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I'm writing an AppleScript to watch a folder for completed downloads, then process them. If I'm downloading a file split across partial RARs (.r01, .r02, … God I hate those), they'll enter the Completed folder randomly as they're completed. The script will trigger every time one of them is completed, but I don't want it to start to auto-unarchive until all of them are done.

So here's my solution. In the script, when I detect a rar, I first verify it for completeness:

do shell script ("unrar v " & theItem)

The shell will spit out, among other things, this:

… Testing archive thefile.r19 96% … Testing archive thefile.r20 99% ... Calculating control sums of all volumes. Cannot find volume thefile.r21 … thefile.avi - CRC failed Total errors: 1

I'm new to AppleScript. What's the most efficient way to scan through that and determine if the verification has failed?

(Alternatively, unrar v is time consuming; is there any better way to approach this problem?)

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1 Answer 1

up vote 1 down vote accepted

If you change your code to:

 set output to do shell script ("unrar v " & theItem)

The variable output will hold the output of the shell script, which you could use to compare to what you are expecting for a valid output.

if output contains "CRC Failed" then
    return
end if

For avoiding having to run unrar v you could implement a check on the file's extension (either when you set theItem in the AppleScript or perhaps in whichever method you're using to monitor the folder - if you've manually made the launchd job and not used Folder Actions)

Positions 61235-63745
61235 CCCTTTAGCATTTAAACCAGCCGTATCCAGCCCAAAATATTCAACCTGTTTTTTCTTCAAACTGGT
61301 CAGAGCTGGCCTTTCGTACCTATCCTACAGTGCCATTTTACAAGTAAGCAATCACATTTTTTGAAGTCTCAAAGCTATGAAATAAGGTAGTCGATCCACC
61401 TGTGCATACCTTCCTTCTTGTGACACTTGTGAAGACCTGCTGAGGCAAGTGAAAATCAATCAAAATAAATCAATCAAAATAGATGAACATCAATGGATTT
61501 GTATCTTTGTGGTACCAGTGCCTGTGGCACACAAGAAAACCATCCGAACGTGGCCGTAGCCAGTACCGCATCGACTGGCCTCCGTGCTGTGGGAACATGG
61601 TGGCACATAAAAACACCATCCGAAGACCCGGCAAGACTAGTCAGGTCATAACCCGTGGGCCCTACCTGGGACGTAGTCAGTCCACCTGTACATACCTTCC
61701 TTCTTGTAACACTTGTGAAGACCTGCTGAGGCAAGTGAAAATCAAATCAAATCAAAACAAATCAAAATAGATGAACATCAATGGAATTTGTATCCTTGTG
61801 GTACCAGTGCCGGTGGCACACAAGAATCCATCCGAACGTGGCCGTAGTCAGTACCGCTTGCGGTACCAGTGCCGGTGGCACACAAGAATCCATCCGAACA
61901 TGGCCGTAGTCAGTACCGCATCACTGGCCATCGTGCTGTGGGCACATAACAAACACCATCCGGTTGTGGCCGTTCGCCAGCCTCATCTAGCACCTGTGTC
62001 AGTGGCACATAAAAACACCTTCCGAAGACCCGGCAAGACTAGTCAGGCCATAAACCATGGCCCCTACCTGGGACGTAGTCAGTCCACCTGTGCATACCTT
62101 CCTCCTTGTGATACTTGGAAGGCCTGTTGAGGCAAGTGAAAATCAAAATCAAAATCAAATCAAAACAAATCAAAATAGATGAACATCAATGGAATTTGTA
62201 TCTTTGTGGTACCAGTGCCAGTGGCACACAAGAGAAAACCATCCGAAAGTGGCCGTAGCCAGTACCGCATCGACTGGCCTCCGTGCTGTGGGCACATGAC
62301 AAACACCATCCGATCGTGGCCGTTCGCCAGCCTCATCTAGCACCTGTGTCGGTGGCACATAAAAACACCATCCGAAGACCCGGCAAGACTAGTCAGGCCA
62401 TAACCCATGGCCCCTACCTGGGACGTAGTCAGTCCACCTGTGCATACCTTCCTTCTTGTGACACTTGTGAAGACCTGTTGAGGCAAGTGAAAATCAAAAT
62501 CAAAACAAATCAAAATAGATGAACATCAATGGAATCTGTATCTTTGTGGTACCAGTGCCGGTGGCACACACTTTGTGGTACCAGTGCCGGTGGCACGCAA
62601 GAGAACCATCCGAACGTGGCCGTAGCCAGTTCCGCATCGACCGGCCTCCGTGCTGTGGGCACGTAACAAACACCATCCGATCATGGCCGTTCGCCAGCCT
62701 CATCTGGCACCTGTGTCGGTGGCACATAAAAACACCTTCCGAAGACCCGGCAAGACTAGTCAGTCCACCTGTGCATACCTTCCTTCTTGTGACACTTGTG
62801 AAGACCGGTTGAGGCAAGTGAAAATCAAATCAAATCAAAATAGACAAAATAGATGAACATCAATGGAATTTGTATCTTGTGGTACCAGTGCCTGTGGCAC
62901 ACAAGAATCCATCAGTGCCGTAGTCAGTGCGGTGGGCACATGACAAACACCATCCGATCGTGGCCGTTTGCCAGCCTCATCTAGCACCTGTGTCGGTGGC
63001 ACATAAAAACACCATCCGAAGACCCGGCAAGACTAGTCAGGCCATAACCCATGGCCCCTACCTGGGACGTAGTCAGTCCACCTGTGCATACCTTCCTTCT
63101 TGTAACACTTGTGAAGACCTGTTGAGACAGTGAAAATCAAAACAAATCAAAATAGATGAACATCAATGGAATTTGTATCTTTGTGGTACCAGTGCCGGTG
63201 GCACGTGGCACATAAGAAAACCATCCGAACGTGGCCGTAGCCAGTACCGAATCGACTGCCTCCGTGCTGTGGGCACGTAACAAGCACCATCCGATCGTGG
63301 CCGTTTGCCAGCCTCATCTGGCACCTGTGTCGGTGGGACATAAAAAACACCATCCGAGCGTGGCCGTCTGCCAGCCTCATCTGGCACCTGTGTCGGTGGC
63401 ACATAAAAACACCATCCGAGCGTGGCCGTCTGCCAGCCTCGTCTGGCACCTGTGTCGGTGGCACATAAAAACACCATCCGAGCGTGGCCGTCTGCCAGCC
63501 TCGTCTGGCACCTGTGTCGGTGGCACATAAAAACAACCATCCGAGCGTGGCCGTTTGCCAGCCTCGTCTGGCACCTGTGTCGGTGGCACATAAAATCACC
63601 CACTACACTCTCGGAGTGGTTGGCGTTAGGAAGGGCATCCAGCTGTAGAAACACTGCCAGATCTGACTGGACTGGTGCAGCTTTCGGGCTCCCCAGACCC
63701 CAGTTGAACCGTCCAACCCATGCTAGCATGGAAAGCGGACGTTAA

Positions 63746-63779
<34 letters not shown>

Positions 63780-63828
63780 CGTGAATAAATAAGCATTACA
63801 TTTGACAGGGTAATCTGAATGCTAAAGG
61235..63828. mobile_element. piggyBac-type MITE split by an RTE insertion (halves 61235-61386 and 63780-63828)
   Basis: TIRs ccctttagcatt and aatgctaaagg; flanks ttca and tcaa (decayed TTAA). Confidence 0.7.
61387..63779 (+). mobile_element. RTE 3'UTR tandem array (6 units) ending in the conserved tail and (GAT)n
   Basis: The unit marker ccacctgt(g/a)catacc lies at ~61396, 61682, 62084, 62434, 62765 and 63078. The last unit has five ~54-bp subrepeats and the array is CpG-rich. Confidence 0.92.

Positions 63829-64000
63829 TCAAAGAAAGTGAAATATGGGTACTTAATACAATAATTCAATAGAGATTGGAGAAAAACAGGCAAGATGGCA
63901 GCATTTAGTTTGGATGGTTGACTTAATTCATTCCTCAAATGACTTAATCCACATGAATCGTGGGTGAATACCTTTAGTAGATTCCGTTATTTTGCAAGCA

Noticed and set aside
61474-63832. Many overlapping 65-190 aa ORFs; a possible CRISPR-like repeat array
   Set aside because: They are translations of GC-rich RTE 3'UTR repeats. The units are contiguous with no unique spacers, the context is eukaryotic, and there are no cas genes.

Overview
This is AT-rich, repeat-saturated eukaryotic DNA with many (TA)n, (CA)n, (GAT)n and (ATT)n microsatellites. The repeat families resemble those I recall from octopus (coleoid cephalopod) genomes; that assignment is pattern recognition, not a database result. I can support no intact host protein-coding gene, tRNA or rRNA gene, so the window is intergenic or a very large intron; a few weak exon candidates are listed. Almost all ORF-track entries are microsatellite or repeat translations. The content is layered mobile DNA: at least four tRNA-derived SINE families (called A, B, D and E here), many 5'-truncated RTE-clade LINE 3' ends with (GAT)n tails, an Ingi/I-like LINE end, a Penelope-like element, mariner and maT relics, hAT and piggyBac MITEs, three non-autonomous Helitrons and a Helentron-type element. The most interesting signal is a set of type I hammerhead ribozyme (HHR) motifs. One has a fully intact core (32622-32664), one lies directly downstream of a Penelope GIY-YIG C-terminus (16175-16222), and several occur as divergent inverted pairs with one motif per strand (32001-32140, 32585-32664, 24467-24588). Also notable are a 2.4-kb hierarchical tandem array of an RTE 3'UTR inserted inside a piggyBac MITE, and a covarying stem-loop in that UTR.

For more info on do shell script check out Apple's Technical Note 2065.

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Since a compressed file can consist of any number of partial RARs, you can't use the file extension to check if they're all there. But thankyou for the AppleScript help. I didn't know about "contains". –  Matthew Robertson Nov 8 '09 at 23:32
    
@Matthew Robertson: Since they contain .r[0-9]+ it could be possible as Applescript does support regular expressions using the find command but it's something I've never personally used so I don't have a useful sample. (yet?) –  Chealion Nov 9 '09 at 7:26
    
Hmmm. I could make an array of the filenames, get the highest one (say, .r20) and check whether they sequentially decrease to r01. (Although there's one scenario where r01 to r20 have been downloaded and we're waiting for r21.) I'll toy with it. Cheers. –  Matthew Robertson Nov 9 '09 at 8:53

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